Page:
Vector Art is used for imprinting to create clean sharp lines that can be scaled to any size. Vector art is used for imprinting. Vector illustrations are great for logos, illustrations/artwork, animations, and text. Most often, businesses use vector graphics for advertising and marketing, as well as brand collateral. Vector graphics can also enhance mobile apps, websites, infographics, and digital presentations. There are many uses for vector graphics. Hard copy printing like clothing and paper. [istockphoto]
Vector art is created using vector illustration software programs, such as Adobe Illustrator or Corel Draw. These programs use mathematic equations and geometric primitives (points, lines, and shapes) to create art that is clean, camera ready, and can be scaled infinitely, without any loss of quality or fidelity.
File types typically end with .eps, .ai, .svg, or .pdf. It is important to note a raster files (like a .jpg or .gif) can not just be turned into a vector file by re-saving as an eps, .ai, .svg, or .pdf.
It is possible to retrace a simple logo into a vector art. The process can be time consuming to be accurate, especially if the logo has small intricate lines or patterns. In other cases the art may be too complex to accurately trace. Artists can provide this service at a reasonable cost in some cases.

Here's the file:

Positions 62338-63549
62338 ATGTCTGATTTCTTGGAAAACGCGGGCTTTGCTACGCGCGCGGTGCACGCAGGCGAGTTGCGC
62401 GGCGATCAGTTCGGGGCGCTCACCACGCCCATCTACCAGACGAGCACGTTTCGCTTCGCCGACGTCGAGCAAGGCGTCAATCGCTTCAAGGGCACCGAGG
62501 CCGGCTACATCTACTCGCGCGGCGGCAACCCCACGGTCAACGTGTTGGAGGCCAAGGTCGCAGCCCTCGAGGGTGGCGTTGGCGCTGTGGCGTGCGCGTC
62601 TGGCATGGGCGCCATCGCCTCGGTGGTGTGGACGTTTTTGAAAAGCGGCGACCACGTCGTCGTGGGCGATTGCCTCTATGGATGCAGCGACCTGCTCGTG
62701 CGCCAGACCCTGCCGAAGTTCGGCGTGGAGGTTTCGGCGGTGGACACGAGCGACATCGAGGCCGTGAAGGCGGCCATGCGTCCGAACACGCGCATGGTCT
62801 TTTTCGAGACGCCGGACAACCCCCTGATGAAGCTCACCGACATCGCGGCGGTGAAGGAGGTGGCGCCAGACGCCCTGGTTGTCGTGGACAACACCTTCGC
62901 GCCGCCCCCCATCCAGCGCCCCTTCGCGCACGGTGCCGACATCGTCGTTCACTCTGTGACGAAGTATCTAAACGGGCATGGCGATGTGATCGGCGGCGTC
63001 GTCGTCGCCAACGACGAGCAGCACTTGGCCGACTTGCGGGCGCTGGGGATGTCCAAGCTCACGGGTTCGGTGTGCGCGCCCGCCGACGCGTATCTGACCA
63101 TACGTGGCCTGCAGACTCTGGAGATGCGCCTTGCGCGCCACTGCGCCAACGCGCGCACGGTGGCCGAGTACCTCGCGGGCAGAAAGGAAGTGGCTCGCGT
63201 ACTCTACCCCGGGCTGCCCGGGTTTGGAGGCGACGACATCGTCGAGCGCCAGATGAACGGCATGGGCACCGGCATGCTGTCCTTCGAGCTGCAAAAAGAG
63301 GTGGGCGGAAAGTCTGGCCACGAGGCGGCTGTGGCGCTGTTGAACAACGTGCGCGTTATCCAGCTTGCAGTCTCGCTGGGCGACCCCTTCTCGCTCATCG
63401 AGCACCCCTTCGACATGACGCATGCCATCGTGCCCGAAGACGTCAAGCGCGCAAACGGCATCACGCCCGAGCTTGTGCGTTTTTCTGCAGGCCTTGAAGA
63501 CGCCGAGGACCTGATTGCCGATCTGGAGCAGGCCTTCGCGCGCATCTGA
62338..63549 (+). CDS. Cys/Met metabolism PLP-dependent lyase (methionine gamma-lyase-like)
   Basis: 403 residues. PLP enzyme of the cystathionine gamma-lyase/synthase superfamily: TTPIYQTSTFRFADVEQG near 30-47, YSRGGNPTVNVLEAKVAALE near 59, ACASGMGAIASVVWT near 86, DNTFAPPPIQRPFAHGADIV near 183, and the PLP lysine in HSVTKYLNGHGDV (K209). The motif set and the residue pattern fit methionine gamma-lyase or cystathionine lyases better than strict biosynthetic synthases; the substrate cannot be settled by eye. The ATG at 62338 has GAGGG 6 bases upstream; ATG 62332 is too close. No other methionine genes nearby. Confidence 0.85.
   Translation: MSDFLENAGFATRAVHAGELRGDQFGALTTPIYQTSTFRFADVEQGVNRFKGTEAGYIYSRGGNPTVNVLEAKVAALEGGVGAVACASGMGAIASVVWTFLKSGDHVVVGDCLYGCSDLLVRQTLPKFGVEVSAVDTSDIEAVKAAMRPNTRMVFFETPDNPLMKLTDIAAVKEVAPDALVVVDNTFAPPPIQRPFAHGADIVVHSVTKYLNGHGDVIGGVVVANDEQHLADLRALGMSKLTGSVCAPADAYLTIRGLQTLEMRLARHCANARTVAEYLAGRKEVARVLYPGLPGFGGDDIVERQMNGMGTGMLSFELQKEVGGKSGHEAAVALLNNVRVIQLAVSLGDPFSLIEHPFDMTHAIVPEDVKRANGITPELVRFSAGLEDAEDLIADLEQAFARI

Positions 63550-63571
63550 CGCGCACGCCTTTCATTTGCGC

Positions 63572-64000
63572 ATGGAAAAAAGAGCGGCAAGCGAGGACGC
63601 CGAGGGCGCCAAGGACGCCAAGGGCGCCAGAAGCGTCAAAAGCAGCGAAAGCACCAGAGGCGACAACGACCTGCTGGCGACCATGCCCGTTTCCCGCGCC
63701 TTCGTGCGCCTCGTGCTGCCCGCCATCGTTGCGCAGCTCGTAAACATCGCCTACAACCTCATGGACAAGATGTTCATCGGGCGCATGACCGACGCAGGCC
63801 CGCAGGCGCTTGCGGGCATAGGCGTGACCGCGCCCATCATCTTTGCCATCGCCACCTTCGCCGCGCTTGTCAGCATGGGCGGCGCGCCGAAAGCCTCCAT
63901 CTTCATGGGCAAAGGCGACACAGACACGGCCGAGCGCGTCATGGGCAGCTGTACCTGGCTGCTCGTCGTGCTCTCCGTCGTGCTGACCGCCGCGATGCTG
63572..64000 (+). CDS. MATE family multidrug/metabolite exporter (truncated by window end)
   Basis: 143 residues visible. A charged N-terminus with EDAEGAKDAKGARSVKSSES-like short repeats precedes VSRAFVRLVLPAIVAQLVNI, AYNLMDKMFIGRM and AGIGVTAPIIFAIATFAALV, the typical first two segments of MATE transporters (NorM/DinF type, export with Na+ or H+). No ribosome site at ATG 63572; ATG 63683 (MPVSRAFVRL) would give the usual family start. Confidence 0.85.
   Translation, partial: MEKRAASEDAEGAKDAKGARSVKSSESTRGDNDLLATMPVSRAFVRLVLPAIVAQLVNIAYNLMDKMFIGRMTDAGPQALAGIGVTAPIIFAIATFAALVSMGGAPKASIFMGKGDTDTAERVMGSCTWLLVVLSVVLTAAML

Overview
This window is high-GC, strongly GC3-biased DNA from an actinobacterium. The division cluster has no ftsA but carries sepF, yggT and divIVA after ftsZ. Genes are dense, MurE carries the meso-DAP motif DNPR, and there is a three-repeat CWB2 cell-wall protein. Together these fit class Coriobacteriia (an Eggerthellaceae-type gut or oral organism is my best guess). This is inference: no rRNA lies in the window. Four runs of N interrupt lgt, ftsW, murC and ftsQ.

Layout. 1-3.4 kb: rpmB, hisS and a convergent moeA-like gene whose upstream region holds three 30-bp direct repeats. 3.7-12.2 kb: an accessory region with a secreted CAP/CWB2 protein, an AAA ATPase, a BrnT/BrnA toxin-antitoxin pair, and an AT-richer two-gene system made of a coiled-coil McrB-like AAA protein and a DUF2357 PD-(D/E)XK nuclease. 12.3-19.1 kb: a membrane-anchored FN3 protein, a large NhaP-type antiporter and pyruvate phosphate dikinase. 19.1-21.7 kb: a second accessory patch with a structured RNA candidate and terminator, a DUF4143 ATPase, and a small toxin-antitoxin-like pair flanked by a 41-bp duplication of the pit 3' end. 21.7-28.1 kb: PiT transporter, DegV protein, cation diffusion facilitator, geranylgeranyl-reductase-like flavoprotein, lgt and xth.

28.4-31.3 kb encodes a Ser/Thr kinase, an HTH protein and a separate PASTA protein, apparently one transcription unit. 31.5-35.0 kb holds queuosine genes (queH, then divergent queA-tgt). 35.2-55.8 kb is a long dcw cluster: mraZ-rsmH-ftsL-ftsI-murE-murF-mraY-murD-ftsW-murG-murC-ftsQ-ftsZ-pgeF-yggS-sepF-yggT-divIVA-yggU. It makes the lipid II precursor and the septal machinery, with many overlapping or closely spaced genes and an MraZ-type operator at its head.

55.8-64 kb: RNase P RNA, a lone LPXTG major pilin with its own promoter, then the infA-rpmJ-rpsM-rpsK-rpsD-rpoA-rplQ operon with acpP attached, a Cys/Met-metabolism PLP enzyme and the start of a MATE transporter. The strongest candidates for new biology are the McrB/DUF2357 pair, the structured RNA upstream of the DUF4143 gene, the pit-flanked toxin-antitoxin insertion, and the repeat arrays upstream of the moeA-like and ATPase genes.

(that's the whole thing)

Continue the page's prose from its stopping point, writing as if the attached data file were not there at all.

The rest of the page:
Most teams and sponsors have their logo accessible in a vector format, best results connect with the team or sponsor graphic design group asking for “Vector” art, and perhaps give them some context for the use (“imprinting on a promotional product in 1 color”).
Now many graphic logos are often found the web, simply by searching for the name of the company/team and “vector art”. Please note you still need sponsor or team permission for usage rights to logos you find on the web.
You can view this quick 50-second video that explains vector art in more detail.
Careful use of vector art ensures your imprinted product has the correct, scalable and best imprint available.